Girl in the City Part II: The Art of Living

It’s Friday–again–and as I’m mapping out my weekend, my thoughts keep circling back to last weekend.

Since moving to Manhattan in February, I made a pact with myself to experience at least one new “thing” each week. In that spirit, last Friday and Saturday nights, I braved the elements (think wind, rain, more wind, more rain) and trekked out to the Chelsea Art Gallery District. Having been to many art gallery receptions, but none before in Manhattan, I have several observations to report.

First off, there’s no food, not a morsel, not a scrap, not a nosh, not a nibble. But then food is messy and distracts from the main purpose of attending a gallery reception, which is of course…

Being Seen. (And you thought I was going to say viewing the art, silly you).

Thankfully, there is wine, though usually stain-proof white. That said, one gallery had run out of even that by the time I arrived–for shame!

The reception experience varies greatly by the personality of a) the gallery and b) the artist or group of artists being shown. The first reception on Friday night, a series of black-and-white photographs with a sobering theme and a heavy political message, definitely attracted the older, intellectual set–think jeans and Ducoti leather wear and unapologetically gray hair.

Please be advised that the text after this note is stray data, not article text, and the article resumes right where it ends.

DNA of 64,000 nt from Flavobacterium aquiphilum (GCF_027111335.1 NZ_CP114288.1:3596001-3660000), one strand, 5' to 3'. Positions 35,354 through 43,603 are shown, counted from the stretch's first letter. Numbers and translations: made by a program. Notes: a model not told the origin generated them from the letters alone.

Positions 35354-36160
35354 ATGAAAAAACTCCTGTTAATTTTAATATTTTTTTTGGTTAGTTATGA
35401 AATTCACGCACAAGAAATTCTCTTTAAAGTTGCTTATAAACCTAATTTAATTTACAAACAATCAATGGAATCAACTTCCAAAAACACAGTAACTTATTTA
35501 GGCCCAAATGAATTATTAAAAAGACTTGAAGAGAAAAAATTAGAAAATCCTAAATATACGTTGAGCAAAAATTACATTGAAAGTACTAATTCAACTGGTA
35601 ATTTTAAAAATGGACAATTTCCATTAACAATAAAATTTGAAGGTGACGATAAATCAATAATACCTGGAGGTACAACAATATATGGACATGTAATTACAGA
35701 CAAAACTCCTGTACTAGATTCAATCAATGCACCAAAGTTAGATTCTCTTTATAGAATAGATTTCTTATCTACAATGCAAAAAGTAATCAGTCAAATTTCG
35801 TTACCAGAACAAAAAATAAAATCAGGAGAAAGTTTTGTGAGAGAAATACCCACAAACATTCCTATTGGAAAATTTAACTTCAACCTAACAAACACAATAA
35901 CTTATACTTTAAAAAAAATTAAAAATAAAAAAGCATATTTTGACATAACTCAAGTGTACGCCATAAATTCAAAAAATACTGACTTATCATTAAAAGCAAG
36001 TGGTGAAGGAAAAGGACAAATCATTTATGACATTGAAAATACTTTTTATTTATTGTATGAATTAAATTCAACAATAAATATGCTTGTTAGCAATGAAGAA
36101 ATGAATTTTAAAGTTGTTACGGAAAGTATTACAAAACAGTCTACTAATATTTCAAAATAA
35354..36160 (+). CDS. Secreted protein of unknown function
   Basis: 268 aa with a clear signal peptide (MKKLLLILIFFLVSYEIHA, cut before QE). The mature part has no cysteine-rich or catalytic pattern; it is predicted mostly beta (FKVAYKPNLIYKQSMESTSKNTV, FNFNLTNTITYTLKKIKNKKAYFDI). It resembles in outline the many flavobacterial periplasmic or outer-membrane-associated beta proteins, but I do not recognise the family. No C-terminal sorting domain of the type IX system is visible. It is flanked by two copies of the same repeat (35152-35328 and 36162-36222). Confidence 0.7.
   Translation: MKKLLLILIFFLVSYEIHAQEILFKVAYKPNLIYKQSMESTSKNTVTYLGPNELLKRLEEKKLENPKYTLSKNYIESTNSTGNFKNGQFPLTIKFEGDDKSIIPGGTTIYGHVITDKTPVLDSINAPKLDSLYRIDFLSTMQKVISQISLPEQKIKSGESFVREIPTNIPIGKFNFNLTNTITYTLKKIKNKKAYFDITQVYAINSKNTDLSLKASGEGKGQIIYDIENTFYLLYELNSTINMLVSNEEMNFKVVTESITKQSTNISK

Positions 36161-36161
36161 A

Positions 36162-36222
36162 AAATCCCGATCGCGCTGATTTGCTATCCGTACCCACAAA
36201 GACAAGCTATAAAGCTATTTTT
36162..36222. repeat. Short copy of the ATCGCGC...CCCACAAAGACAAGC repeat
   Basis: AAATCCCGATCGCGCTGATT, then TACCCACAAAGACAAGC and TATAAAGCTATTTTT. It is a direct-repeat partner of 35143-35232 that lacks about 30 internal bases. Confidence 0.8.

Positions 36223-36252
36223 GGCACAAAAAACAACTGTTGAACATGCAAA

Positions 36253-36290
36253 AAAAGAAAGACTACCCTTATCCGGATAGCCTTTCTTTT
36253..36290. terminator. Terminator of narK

Saturday night mere blocks away I attended two more openings, the first a family affair complete with strollers and young children racing around. Stain-proof white wine and designer water was surely the way to go. Yours Truly couldn’t fathom how the heap of soil–oops, I mean “art”–set in the center of the gallery floor managed to survive those eager-to-explore little fingers, but it was still intact by the time I left.

Gallery reception #2 featured “an exploration of the totality of color” and lots of “installations.” (Memo to Self: Manhattanites “in the know” get mightily miffed if you mispeak and say “sculpture.”) Yours Truly thought the um…”installations” amounted to old boards with nails hammered in–artfully hammered, not haphazardly hammered, but still–though naturally I kept such Simian thoughts to myself.

The attendees at this final reception were more gliterrati than intelligentsia, which is to say there wasn’t a scrap of denim in sight. Think “haute couture” as in off the runway, not the rack. I chatted briefly with one dashing fortysomething man, a student of the German artist whose work was being shown, who explained to me that he now has assistants who do his hammering for him. I also made the acquaintance of an exquisite older woman accompanied by her Peekaneese. After some mild coaxing, she (that would be the dog) performed several rolls for me in the center of the wide, glossy wood floor.

The dog really took to me, the people not so much. For one thing, I seemed to be the only one actually looking at the art–oops, I mean installations. Secondly, it was probably pretty apparent to the sponsors I wouldn’t be asking for a price list anytime soon.

As to what’s on tap for this weekend, that largely depends on the weather. I think I’ll likely skip the galleries this week, though when I do go back, I’m hoping to see at least one friendly familiar face.

I bet that dog has more than one trick up her sleeve.